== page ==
The stock will see a slight recovery but the negative outlook persists

LONDON, May 10 (Reuters) – European stock indices opened higher on Tuesday, with risk appetite recovering somewhat after a sharp fall on Monday, but fears of slower growth still weigh on markets, analysts said.

Asian stock markets plummeted overnight to a two-year low, before losing ground. read more

The slump in stock markets so far this month is attributed to the tightening of key central banks and the slowdown in economic growth.

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Central banks in the US, UK and Australia raised interest rates last week, pushing investors further tight as policymakers battled inflation.

Although these drives continued on Tuesday, markets saw a slight recovery, with US stock futures suggesting that this will continue until Wall Street opens.

At 0752 GMT, the MSCI Global Equity Index (.MIWD00000PUS)The stock, which monitors shares in 50 countries, touched its lowest level in the previous session since late 2020.

Europe’s STOXX 600 was up 0.8% (.STOXX)But the gain was small compared to its 6.6% loss so far in May.

The S&P 500 futures are up about 0.8%, while the Nasdaq futures are up 1.3%.

Peter McCullum, Mizuho’s interest rate strategist, said it was a natural correction again after the fall of the previous session. Traders can position themselves to take advantage of any stimulus coming from the key US consumer price index (CPI) data on Wednesday, he said.

“If headline inflation comes in and shows that the CBI is heading in the right direction every month, it could lead to even worse Fed and price rises,” McCullum said.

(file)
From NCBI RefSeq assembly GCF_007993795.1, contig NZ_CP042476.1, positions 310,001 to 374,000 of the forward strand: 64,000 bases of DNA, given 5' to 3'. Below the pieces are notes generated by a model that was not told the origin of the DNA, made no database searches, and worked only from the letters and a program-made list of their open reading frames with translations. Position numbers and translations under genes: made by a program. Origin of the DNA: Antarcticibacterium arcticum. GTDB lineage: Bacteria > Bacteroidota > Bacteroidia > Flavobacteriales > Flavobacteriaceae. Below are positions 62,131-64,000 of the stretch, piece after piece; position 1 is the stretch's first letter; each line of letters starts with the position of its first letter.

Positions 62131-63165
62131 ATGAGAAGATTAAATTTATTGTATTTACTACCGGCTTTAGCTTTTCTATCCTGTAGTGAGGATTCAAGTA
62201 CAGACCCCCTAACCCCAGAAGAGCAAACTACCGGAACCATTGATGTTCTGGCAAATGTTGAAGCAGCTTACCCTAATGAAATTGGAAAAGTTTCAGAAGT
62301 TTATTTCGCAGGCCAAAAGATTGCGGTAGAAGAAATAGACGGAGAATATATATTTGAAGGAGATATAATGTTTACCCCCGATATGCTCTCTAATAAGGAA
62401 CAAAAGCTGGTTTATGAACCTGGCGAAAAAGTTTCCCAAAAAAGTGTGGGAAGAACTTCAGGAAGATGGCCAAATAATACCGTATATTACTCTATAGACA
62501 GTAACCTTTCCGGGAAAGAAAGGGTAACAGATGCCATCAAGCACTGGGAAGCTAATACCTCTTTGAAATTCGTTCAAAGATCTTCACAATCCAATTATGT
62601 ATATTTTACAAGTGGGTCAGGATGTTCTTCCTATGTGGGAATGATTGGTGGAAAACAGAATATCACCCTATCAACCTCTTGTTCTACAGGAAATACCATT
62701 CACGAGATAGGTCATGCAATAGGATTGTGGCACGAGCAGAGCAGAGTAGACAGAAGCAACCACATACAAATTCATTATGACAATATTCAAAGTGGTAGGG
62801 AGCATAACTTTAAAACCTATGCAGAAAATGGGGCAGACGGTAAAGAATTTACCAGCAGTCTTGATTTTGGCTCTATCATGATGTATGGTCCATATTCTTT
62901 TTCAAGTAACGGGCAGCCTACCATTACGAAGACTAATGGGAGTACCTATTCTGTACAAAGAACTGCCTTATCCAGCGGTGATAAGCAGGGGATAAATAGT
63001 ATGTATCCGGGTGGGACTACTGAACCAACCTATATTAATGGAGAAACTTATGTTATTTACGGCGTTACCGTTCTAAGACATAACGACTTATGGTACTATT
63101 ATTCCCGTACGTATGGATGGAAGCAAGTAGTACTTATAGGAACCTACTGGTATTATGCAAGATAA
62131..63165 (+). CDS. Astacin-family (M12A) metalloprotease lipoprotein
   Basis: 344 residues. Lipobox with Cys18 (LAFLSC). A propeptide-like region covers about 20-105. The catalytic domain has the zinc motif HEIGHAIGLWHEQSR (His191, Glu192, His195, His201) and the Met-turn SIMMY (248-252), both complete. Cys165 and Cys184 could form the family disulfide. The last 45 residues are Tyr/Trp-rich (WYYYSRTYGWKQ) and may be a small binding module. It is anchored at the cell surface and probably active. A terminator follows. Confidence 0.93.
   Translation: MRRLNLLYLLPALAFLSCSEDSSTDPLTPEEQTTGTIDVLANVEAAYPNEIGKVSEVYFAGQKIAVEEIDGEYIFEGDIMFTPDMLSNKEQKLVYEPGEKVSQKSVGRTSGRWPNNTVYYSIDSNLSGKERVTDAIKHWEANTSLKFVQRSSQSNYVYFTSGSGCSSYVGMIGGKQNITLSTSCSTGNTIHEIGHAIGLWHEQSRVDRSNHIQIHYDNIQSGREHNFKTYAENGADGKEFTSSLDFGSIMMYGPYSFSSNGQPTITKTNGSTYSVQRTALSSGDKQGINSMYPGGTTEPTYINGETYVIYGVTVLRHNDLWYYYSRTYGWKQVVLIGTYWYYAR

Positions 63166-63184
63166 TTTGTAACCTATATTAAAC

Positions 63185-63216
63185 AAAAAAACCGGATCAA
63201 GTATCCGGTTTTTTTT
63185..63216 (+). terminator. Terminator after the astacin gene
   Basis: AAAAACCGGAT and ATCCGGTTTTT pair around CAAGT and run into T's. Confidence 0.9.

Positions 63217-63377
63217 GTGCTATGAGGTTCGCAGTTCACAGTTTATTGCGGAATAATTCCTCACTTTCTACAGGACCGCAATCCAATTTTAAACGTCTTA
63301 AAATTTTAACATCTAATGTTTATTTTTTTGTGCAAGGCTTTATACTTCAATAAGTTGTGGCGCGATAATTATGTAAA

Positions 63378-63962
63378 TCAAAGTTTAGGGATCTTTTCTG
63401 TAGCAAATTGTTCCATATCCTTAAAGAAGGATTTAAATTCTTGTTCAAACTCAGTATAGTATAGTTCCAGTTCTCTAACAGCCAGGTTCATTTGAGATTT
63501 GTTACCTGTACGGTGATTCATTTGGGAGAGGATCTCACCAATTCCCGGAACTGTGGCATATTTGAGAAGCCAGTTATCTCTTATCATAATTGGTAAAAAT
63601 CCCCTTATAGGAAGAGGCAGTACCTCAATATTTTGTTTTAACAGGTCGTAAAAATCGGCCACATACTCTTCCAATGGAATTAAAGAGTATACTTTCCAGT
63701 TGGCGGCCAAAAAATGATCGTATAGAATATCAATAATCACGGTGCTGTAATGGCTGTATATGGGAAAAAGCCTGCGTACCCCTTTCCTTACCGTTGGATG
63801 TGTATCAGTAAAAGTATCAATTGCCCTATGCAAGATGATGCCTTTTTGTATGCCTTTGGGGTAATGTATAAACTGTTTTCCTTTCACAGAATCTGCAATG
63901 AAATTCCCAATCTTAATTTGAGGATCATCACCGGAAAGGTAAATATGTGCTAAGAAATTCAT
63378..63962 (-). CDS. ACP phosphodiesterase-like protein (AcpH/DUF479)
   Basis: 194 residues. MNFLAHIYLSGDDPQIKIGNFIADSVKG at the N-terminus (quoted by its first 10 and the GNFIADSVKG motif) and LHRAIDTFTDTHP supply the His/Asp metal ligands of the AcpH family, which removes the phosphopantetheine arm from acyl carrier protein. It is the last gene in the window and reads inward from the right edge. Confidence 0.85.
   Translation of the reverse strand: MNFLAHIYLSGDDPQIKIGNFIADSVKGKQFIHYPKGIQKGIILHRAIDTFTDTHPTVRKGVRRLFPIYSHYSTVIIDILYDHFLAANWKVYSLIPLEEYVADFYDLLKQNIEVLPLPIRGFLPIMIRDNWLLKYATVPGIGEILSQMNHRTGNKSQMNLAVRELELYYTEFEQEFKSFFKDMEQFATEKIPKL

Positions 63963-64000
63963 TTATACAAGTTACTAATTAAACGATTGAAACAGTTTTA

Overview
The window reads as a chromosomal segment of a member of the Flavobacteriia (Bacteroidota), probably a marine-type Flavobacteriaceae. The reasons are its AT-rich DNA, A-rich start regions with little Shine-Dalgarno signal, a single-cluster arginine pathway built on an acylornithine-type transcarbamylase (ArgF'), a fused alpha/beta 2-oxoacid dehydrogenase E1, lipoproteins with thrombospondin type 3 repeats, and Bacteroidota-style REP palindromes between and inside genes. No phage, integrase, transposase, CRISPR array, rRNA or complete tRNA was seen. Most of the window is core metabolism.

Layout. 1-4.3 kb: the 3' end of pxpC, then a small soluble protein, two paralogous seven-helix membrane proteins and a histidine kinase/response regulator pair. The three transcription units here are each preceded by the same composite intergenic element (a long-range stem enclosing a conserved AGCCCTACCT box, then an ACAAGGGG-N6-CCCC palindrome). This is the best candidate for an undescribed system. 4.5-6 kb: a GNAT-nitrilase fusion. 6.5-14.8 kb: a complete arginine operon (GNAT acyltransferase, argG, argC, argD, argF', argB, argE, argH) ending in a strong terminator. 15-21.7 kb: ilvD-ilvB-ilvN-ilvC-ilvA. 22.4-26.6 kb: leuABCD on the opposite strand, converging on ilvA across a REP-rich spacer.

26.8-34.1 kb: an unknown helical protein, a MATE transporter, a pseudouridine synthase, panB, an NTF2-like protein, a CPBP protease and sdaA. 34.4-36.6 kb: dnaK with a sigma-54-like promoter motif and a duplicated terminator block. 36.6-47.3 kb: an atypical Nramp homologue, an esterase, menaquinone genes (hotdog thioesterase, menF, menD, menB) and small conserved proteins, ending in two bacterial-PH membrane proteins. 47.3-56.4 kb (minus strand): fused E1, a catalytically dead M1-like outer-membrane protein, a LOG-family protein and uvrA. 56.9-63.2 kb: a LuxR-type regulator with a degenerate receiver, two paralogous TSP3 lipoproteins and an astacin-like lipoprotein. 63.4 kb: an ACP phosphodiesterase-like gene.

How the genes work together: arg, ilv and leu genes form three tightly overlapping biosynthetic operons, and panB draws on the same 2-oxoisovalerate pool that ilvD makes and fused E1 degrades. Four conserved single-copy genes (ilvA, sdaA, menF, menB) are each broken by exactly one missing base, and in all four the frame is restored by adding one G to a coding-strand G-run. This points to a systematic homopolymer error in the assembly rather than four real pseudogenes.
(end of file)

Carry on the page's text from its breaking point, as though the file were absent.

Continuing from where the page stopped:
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There was little change in the dollar index, which touched a 20-year high on Monday. Meanwhile, the Australian dollar suffered from fears of a slowdown in economic growth, which fell to a two-year low. read more

China’s export growth has slowed to its weakest level in almost two years, as data shows that the central bank has promised to increase support for the sluggish economy. read more

Oil prices soared, recovering after a sharp decline on Monday, which was a combination of strong dollar, growing recession fears and the Govt-19 lockout in China. read more

Concerned that Russia could cut off gas flow to Europe, German officials are preparing an emergency package. read more

France’s EU Minister of Foreign Affairs has said that EU members could reach an agreement this week on the EU Commission’s proposal to ban all oil imports from Russia. read more

Germany’s 10-year dividend rose 1.1% to 1 basis point, while European bond yields were slightly higher.

The U.S. 10-year yield was 3.0499%, down from 3.203% on Monday – the highest since 2018.

Gold also went some way to recover from the decline on Monday, rising about 0.4%.

Elsewhere, Bitcoin rose 5.5%, recovering some of its 11.6% Monday decline, its biggest daily drop since May 2021. At about $ 31,736, the cryptocurrency has lost more than half of its value since reaching an all-time high of $ 69,000 in November.

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Report by Elizabeth Howcraft; Bradley Beret Editing

Our standards: Thomson Reuters Trust Principles.

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